The question and answer segment got a bit heated after Nadine Norhassan, head of DPNR's Environmental Protection Division, explained that while people do go out to monitor, the final call on any decisions lies with the U.S. Environmental Protection Agency, which has jurisdiction over such issues. A couple of senators, such as Sen. Nereida Rivera-O'Reilly, requested that DPNR play a more active role regardless, since its employees live here in the territory.

The rest of the hearing covered a wide range of questions from continuing work on Fort Christian to bringing on more inspectors throughout the territory so that building and construction permits don't continue to be held up.
State Historic Preservation Office head Lorna Thomas said the government would need another $2 million to make the building "acceptable" to the public. The Fort Christian project had already eaten up money provided by the Public Finance Authority and most of what was allocated in Federal Highway Administration funds, leaving the government to find a way to make up the difference, she said. Thomas added, however, that Public Works Commissioner Darryl Smalls has discussed the possibility of putting more FHA money toward the project once issues now being negotiated with the contactor are resolved.

Switching to the budgetary concerns, Sen. Louis P. Hill said the department's slow permitting process, particularly in the areas of building and construction permits, have been a challenge "for years," and suggested – once Mathes explained that low salaries keep the department from attracted qualified workers – that the government resolve, once and for all, the issues with its pay scale.

DPNR officials also said two relevant positions were eliminated for budgetary reasons, but will need to be reinstated once construction picks up again.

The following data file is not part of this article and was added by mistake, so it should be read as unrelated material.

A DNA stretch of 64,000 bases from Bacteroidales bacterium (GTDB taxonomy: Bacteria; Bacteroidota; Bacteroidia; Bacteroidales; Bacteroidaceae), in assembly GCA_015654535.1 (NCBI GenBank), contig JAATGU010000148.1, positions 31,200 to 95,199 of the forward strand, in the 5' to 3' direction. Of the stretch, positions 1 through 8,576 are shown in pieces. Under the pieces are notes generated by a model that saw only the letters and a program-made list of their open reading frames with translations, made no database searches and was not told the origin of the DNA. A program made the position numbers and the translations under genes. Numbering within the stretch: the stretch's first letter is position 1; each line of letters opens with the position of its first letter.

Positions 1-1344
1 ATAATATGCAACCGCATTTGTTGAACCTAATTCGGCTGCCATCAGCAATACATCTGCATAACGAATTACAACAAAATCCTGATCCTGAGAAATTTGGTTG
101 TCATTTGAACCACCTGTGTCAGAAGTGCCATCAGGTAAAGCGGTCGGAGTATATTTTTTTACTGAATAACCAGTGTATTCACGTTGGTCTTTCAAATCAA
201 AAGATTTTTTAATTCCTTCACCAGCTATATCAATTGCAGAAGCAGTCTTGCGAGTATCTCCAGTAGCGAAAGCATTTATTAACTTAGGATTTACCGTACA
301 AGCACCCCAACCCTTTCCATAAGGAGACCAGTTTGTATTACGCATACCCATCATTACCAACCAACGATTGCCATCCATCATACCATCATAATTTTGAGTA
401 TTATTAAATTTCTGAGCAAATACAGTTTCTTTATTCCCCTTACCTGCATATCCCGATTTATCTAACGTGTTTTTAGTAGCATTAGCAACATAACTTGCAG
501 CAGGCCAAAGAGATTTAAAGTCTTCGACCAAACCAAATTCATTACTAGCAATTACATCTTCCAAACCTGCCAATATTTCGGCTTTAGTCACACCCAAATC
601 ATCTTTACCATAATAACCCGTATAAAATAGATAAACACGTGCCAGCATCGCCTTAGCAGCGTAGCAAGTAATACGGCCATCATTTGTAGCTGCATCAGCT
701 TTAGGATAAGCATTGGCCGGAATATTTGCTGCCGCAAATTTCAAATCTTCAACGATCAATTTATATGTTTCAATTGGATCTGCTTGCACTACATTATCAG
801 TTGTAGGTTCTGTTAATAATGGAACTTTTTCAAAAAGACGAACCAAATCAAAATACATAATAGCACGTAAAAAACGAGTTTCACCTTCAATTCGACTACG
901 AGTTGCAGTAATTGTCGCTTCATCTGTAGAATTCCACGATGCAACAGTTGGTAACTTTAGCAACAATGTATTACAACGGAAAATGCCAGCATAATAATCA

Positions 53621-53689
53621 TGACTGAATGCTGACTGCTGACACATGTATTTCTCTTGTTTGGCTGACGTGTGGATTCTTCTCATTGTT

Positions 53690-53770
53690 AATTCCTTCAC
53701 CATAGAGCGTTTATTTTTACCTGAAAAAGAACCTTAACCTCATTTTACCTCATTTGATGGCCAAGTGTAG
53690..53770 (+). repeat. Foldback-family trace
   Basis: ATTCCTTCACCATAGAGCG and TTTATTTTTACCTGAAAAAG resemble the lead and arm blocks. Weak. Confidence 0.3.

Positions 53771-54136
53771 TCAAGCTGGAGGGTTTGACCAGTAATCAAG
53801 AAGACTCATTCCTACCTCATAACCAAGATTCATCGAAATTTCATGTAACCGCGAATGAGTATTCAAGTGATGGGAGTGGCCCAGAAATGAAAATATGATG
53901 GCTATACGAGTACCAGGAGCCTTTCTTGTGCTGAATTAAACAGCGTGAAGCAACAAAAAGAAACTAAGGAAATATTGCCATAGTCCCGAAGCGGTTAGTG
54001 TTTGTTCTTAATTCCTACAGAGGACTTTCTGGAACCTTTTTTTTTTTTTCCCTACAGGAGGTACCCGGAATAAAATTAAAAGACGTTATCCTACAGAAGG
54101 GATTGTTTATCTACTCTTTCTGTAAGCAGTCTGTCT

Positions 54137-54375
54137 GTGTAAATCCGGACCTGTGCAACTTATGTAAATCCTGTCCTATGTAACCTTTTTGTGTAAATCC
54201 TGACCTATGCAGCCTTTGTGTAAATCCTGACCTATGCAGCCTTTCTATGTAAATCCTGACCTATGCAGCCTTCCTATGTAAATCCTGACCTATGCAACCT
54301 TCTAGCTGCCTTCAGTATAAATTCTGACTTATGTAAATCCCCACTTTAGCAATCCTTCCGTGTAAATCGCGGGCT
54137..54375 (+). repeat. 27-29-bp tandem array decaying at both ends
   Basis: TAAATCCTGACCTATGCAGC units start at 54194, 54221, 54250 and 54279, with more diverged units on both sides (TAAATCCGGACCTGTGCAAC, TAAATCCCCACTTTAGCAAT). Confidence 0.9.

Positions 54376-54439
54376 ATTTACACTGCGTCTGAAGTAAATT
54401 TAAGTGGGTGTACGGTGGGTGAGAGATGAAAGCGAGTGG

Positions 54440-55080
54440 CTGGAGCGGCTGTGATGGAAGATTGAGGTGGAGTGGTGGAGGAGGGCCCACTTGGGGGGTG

The department's proposed General Fund budget for fiscal year 2011 is approximately $7.9 million. It also expects to receive $16.5 million in federal grants and $4.3 million in special funds, for an overall budget of $28.7 million.

Meanwhile, the V.I. Council on the Arts and V.I. Cultural Heritage Institute – housed under DPNR – will receive $743,208 and $290,000, respectively, from appropriations in the miscellaneous section of the budget.

The proposed General Fund appropriation represents a $688,066 decrease over this year's appropriation, Mathes said.

Another of the government's biggest departments, Finance, also presented Friday during a shorter and less contentious hearing consisting of only a couple of rounds of questions from senators, who asked about the status of tax returns and how the government plans to divvy up the money its borrowed to keep operations stable during fiscal years 2010 and 2011.

Finance Commissioner Angel Dawson said the returns and stimulus payments are basically current, so far totaling $85 million for FY 2010.

Finance's proposed General Fund budget for FY 2011 totals $6.6 million, which will be put together with $716,909 from the Government Insurance Fund and $2.5 million from the Indirect Cost Fund, for an overall $9.8 million budget.

Of that amount, $4.2 million will be put toward personnel services, $1.4 million for fringe benefits, $290,960 for supplies, $3.2 million for other services and charges and $581,000 for utilities.
Present during Friday's hearings were Sens. Carlton "Ital" Dowe, Hill, Wayne James, Terrence "Positive" Nelson, Rivera-O'Reilly, Sammuel Sanes and Patrick Simeon Sprauve.